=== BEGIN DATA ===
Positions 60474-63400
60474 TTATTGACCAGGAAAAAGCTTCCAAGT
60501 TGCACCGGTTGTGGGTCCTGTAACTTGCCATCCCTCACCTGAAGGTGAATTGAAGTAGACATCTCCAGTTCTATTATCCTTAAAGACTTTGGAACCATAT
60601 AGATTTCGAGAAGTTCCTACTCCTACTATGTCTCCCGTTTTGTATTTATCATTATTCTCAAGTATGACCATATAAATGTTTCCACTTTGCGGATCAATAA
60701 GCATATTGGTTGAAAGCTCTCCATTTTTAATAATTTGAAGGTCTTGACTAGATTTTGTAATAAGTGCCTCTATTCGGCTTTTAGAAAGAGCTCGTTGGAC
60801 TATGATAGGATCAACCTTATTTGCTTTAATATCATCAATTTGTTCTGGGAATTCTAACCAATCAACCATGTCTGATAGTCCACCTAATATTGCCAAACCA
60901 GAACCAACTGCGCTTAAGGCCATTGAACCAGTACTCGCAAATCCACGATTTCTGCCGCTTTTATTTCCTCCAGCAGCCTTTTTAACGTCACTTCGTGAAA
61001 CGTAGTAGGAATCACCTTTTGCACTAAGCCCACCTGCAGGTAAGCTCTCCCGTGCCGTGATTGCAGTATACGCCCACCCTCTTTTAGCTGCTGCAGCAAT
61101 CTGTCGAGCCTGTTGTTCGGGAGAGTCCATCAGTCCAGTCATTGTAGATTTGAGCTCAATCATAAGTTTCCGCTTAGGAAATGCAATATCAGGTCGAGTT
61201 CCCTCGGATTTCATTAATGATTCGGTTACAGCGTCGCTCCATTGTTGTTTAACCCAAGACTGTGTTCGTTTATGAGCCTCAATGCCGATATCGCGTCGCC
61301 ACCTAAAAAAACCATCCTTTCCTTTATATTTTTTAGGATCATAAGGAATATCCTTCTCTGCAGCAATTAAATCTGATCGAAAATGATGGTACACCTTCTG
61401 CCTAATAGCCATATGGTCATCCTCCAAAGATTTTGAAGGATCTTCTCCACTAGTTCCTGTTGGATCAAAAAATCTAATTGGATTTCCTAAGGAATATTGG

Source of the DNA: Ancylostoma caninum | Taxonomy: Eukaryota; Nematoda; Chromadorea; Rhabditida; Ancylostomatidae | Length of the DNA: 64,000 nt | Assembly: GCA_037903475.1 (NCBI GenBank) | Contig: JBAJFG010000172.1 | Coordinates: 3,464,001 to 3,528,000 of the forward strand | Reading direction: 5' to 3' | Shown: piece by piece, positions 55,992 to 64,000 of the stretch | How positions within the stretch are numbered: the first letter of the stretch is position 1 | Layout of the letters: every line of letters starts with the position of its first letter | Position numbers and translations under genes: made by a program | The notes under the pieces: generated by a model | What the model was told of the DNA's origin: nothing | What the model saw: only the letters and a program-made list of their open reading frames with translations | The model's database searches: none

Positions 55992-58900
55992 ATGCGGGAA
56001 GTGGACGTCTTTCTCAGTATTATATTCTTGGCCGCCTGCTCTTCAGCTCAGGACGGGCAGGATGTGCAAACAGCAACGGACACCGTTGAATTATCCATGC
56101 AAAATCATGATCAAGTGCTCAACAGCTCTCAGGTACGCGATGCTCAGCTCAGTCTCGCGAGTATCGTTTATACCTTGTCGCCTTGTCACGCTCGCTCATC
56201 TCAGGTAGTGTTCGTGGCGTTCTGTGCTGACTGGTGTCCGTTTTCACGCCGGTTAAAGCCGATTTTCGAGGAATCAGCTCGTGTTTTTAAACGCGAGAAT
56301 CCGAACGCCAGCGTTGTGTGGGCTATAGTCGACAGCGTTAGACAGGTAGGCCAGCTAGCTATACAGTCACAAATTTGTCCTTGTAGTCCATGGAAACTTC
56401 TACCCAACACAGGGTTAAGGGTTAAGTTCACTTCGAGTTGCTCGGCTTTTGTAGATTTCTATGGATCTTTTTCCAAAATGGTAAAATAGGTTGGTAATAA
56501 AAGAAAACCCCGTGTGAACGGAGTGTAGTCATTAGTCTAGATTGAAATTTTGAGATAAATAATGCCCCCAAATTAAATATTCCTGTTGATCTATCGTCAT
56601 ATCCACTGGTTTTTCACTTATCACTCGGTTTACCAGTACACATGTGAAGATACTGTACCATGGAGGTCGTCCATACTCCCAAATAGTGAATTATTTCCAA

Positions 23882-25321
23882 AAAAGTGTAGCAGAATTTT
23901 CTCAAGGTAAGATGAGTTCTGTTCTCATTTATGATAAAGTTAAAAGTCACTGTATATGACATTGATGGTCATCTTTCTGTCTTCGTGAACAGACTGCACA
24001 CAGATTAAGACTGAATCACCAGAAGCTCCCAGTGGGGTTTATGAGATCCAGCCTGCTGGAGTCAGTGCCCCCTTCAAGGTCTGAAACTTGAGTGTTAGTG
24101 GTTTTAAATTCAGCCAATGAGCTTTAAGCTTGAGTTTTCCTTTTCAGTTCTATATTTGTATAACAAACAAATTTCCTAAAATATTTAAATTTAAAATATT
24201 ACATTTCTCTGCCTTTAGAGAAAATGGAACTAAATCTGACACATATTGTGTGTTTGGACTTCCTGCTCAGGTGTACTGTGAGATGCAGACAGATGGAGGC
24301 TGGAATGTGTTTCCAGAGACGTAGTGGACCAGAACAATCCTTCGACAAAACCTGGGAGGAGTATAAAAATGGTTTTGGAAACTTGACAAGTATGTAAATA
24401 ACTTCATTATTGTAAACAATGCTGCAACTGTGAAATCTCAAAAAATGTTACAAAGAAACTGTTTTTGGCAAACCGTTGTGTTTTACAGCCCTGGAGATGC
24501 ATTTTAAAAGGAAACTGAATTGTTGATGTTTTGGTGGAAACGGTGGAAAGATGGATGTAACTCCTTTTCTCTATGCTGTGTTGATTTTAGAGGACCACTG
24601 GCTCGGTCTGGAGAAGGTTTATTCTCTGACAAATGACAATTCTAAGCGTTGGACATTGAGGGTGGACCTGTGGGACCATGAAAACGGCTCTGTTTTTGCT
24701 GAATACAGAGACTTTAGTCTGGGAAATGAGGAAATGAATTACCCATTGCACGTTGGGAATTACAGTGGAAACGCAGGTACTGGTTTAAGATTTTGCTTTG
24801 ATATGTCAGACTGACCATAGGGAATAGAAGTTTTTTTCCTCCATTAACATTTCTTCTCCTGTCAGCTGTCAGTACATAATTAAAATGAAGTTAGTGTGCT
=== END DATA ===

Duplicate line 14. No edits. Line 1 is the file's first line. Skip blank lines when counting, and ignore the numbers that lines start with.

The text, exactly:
Positions 55992-58900